Testosterone for Men What the FDA does not want you to know about ‘Low T’ and your heart
You probably remember the “Low T” public awareness campaign that was on the nightly news, sports broadcasts, and in various magazines.
Testosterone had been long FDA-approved for men with specific conditions such as damage to the brain or testicles, or having an extra female chromosome. But science has shown us that an age-related decline in testosterone responds to testosterone replacement as well.
Numerous studies show that testosterone, aided with weight maintenance or weight loss, protects the heart, increases energy, preserves muscle and bone mass, increases sexuality, improves quality of life, and can reverse depression.
So testosterone replacement therapy prescriptions went up tenfold over 10 years. That came to a halt between 2014 and 2015, when the FDA warned drug manufacturers that testosterone should not be prescribed in men who have low testosterone secondary to aging. It should only be prescribed, said the FDA, to men who had damage to the brain or testicles, or an extra female chromosome. The FDA noted that the vast majority of testosterone prescriptions were for men whose testicles and brain were intact, and they sent several communications to try to get this to stop.
Additionally, the FDA required manufacturers to label testosterone prescriptions as possibly causing an increased risk of heart attack or stroke. There have been hundreds of studies showing that testosterone protects the heart. But one study done on 8,000 men at the Veterans Administration, published late in 2013, reported there was an increased risk of nonfatal myocardial infarctions or stroke in men who started testosterone replacement therapy. Within two days of that published study, the FDA began an investigation into the labeling of testosterone products – and shortly thereafter labeled testosterone as possibly causing these conditions.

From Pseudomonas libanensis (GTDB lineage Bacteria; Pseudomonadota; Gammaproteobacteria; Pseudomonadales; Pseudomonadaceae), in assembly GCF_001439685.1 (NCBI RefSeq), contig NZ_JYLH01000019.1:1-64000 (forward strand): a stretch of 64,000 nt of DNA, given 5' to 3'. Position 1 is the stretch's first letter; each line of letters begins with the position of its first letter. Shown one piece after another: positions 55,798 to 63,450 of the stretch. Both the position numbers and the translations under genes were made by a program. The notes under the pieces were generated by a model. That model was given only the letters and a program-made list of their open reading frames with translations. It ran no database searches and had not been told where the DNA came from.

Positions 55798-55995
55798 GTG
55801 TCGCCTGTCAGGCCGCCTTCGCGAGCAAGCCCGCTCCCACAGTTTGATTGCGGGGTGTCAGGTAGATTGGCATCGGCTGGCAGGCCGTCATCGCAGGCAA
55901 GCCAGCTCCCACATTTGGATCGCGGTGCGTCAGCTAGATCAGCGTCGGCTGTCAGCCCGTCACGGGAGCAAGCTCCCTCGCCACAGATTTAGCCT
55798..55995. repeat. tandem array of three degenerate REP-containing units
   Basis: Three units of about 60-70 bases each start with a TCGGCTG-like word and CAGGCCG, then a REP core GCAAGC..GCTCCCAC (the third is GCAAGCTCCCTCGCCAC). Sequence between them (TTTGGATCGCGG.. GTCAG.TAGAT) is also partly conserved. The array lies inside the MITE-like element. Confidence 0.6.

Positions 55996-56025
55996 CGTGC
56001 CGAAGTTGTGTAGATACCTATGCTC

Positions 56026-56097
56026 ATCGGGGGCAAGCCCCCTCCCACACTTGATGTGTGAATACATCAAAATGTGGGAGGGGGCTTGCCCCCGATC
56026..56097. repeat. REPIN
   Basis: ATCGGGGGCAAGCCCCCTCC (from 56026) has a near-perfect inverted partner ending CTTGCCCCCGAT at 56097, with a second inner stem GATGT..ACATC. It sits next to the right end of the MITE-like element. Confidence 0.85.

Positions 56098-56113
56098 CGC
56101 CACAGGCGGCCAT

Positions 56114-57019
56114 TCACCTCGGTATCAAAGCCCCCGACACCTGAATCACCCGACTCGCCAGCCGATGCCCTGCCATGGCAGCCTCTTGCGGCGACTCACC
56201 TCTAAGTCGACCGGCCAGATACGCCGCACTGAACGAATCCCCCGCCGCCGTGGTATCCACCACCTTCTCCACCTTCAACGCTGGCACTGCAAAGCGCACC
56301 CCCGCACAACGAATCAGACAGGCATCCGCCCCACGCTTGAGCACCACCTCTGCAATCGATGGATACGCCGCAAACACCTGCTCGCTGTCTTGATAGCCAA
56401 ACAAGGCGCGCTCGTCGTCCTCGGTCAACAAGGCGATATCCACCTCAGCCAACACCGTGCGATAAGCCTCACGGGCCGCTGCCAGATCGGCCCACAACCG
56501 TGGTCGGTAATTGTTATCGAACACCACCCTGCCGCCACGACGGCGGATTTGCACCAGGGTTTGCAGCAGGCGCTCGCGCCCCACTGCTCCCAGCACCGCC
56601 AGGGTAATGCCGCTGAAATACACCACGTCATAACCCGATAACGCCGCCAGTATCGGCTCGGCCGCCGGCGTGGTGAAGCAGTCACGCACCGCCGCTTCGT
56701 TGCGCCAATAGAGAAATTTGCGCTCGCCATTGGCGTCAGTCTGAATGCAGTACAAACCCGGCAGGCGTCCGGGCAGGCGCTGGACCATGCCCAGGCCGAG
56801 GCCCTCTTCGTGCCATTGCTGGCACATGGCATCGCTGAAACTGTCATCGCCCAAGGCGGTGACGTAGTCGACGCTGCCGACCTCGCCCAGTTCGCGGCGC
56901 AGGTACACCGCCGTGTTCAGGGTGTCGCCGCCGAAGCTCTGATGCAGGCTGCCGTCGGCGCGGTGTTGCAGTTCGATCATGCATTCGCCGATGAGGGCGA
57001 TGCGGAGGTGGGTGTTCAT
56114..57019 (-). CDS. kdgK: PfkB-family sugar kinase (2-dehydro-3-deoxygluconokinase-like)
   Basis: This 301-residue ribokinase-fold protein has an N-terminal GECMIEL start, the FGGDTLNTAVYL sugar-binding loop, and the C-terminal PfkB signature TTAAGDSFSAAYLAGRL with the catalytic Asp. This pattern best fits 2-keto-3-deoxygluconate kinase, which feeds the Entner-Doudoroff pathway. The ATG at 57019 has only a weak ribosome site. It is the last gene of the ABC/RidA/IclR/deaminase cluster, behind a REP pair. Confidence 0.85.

But that study on 8,000 men at the Veterans Administration turned out to be incorrect. There was, in fact, a 30 to 50 percent in the number of heart attacks and strokes, not an increased risk. There were some statistical flaws and errors in the way they pooled the data. The corrections were published but did not make the news.
What make the news was that the FDA advised manufacturers to label testosterone as possibly increasing the risk of heart disease or stroke. Even though the data from which they drew their conclusion was false and later corrected, the FDA still maintains its position that it could “increase the risk of heart disease or stroke.” In subsequent publications they acknowledge there is no evidence of this, but they still require manufacturers to list that it can. It seems amazingly absurd, but this is a fact.
Try googling “biggest blunders by the FDA” and you will see thousands of results.
So, a study published in a respectable journal showing more than 8,000 men having an increased risk of heart disease or stroke when starting testosterone turned out to be incorrect. There’s actually about a 30 to 50 percent reduction in heart attack and stroke in men with low testosterone who are given testosterone placement.